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Saving Energy From The Ground Up

My house needs a new heating and cooling system. I have thought about installing a geothermal heat pump for its efficiency and the tax credit. How efficient is one and how does it work?—Brandon D.

Geothermal heat pumps are extremely energy efficient and generally yield the lowest utility bills of any residential heating and cooling systems. With the high cost of energy and the available energy tax credit, installing a geothermal heat pump could make economic sense for some families.

A geothermal heat pump operates similarly to a standard heat pump except it exchanges heat with the ground instead of the outdoor air, essentially using solar energy, which is stored as heat in the ground.

The outdoor air temperature can vary 40 degrees or more from day to night and more than 100 degrees from the coldest winter night to the hottest summer day. In contrast, the temperature several feet below ground varies little.

To capture the heat energy from the ground in the winter or exhaust the heat during the summer, a long pipe is usually buried in the ground. Heat is transferred by an antifreeze/water solution running through the pipe. All new models use earth-friendly R410A refrigerant instead of Freon.

Efficient in all seasons
Since no outdoor condenser coils and fans are needed, the entire heat pump and all mechanical components are located in an indoor unit. It operates quietly and, with no outdoor fan or compressor, there is no noise to bother neighbors or your family at night.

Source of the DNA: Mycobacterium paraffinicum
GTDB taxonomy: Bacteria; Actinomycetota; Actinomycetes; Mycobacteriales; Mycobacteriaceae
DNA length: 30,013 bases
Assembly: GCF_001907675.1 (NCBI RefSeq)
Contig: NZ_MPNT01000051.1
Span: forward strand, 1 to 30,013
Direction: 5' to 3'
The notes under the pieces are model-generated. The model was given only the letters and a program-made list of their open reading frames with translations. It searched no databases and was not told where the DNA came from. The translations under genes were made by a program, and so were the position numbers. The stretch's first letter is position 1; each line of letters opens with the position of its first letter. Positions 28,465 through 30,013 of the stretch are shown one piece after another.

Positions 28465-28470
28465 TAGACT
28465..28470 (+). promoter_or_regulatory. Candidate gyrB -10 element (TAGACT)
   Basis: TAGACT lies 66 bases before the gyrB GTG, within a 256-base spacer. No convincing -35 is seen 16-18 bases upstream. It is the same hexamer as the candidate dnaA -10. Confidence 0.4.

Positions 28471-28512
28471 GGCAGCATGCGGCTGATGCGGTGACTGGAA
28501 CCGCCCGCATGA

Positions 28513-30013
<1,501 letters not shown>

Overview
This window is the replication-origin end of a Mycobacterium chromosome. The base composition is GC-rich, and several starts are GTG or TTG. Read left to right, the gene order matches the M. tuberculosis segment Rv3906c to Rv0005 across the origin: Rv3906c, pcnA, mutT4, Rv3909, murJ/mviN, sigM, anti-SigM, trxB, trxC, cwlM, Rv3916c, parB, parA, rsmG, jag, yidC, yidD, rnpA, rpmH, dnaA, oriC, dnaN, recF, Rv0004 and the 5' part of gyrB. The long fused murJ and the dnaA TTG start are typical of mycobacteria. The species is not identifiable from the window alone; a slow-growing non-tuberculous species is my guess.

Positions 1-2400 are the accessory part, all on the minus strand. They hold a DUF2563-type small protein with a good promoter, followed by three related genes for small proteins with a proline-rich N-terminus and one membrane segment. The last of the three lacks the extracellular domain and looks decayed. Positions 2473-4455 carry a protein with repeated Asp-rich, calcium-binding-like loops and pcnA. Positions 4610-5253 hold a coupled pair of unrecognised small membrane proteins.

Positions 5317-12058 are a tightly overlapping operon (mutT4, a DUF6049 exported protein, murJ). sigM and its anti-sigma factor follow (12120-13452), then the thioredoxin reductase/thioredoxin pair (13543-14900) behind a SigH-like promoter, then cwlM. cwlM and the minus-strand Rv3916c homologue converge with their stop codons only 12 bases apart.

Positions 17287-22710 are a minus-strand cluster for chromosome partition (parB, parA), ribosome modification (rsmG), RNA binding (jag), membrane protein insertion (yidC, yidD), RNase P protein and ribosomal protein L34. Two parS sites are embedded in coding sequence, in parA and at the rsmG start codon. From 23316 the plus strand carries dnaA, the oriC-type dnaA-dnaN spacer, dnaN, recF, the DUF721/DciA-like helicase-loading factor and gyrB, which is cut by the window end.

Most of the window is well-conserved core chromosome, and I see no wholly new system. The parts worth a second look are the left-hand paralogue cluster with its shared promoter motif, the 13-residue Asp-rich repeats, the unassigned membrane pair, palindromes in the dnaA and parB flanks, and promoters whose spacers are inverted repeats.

During the winter, a geothermal heat pump can produce up to $5 worth of heat for each dollar on your electric bill. Unlike standard heat pumps, which lose efficiency and maximum heat output as the outdoor temperature drops, the efficiency and heat output from a geothermal heat pump remain relatively constant.

During the summer, a regular heat pump or central air conditioner loses efficiency and cooling output when it is hotter outdoors. Cooling efficiencies for geothermal units are as high as 30 EER (energy efficiency ratio). A standard heat pump or central air conditioner is typically less than half as efficient.

Another summertime advantage is free hot water when the geothermal heat pump is cooling your house. Waste heat can be diverted to your water heater with a device called a desuperheater.


The energy tax credit
The federal government provides a 30 percent tax credit covering the entire cost of installing a geothermal heat pump. To qualify, the unit’s efficiency must meet or exceed ENERGY STAR requirements. Units installed in 2008 were subject to a $2,000 cap on the credit. For any units installed in 2009 through 2016, you can take advantage of the full 30 percent tax credit.

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